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A CurtainUp Review
The Play About The Baby
By Elyse Sommer
Oh what a wangled teb we weave. Wounds, children, wounds. Learn from it. Without wounds, what are you?
If Edward Albee were a painter, he might well work in the style of Pablo Picasso or Claes Oldenberg. That's why both Brian Cronin's illustration for the program cover and John Arnone's set so effectively establish the tone for Albee's absorbing new work, The Play About the Baby. The cover art is a nod to Albee's abstract expressionist style by way of Picasso's influence. Arnone's set -- a rocking horse and wicker baby carriage suspended from the ceiling and a giant pacifier and two hassock-sized alphabet blocks on the otherwise bare floor -- is another nod to Albee, this time via Oldenberg.
As for the play itself, Albee's first new offering on the New York stage since his 1994 Pulitzer Prize-winning Three Tall Women, it is more than anything a nod from Albee himself to all things Albee-esque: Game playing that toys with cruelty. . . reality pitted against illusion. . .humor that is shadowed by a sense of doom. . . macabre events. . .characters whose motivations are never neatly parsed but whose words can be brilliantly playful. . . heterosexual passion mixed with intimations of homoeroticism.
Like Picasso and Oldenberg, Albee's story will be most pleasurable and meaningful to those who don't feel compelled to cross every t and dot every i That's not to say it's an unsolvable puzzle. The main idea is expressed quite straightforwardly by the character played by Brian Murray: "If you have no wounds how can you know if you're alive? If you have no scar how do you know who you are? Have been? Can ever be?"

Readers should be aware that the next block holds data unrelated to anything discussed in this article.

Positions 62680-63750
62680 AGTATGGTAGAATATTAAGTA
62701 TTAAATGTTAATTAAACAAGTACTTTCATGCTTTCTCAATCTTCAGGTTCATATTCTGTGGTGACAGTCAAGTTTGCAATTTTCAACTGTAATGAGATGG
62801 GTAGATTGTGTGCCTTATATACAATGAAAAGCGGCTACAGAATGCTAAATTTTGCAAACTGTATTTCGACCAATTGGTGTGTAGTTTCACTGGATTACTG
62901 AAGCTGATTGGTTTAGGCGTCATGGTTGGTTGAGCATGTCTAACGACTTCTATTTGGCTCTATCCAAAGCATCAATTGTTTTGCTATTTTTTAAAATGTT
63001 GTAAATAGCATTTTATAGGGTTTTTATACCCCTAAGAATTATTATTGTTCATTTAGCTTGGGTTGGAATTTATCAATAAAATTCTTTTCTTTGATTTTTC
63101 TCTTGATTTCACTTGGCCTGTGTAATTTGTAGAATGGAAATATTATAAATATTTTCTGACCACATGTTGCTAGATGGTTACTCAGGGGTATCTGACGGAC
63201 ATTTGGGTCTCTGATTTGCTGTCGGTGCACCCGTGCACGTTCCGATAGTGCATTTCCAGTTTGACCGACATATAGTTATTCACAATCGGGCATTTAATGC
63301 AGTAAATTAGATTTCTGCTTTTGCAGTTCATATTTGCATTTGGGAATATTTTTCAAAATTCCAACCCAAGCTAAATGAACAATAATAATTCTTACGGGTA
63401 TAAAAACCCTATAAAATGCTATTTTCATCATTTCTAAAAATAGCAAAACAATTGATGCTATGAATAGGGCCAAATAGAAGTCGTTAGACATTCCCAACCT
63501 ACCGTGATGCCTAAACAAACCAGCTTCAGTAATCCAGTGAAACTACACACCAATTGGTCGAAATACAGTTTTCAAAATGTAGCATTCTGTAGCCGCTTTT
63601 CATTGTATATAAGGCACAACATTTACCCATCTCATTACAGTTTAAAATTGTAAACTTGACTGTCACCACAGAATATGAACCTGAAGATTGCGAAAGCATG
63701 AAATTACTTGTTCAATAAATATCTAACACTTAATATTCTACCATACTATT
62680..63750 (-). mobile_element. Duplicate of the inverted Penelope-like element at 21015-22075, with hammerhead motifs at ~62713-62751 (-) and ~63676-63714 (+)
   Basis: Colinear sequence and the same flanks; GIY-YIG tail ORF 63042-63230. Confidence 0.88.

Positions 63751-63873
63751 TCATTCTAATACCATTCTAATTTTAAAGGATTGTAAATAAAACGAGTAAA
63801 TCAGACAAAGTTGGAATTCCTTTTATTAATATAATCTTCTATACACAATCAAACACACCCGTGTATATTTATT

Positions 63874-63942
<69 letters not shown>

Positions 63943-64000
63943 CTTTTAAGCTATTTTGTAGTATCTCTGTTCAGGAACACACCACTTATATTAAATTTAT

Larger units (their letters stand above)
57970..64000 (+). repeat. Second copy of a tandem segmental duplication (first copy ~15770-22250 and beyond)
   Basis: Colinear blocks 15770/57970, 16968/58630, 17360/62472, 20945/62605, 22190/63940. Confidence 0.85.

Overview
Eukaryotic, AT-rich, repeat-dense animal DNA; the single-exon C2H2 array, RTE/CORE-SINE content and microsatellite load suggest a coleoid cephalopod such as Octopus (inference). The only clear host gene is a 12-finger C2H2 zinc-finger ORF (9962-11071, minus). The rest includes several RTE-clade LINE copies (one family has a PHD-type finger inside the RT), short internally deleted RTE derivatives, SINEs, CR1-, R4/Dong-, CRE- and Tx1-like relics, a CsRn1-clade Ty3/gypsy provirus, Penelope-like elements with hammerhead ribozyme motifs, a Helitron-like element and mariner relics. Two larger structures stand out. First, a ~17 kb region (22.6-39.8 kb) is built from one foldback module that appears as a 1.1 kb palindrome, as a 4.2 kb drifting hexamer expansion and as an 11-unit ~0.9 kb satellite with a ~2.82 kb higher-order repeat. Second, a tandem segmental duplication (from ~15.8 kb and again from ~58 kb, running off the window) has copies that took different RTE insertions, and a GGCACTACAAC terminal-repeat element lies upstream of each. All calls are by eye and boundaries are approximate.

The play, cogently directed by David Esbjornson, opens onto an abstract expressionist Eden. A lovely young girl, named Girl (Kathleen Early), and a young Adonis, named Boy (David Burtka), are passionately in love. She gives birth and both are thrilled with the newborn baby. But a paradise à la Albee bears watching for the seeds of trouble to come: for example, Girl's screams of pain during the off-stage birthing; Boy's agonized memory of actual (having his arm broken) and implied violence endured during an encounter with a gang of toughs. Paying close attention to every word and sound is doubly important, since the play is deftly structured so that everything is played and replayed, often with new connotations.
The serpent -- or rather serpents-- who intrude on the idyllically happy young couple are an older couple. Man (Brian Murray) and Woman (Marian Seldes). This being a black comedy (The Play About the Baby is even more laugh-aloud funny than the recently revived Tiny Alice) and these serpents appear more like genial, campy stand-up comics than bearers of intolerable pain.
Many of Murray's and Seldes' monologues seem to have more to do with taking the audience into their confidence with quirky essays that appear to be detours from the mission at hand. Thus, the sixth scene of the first act begins with the older man playing blind, which paves the way for him to poke fun at theater audiences which rarely include people who actually are blind ("deaf, yes! blind, seldom"). At times this breaking of the fourth wall smacks of Albee's deconstructing his reputation for being curmudgeonly about reaction to his hard to interpret plays. When the woman goes into a lengthy account of her European romantic adventures, the man's exasperated "Do you believe any of this?" could also be Albee's unspoken "don't take any of this too seriously -- sit back, listen, take it in and don't fuss about whether it's true and what it means."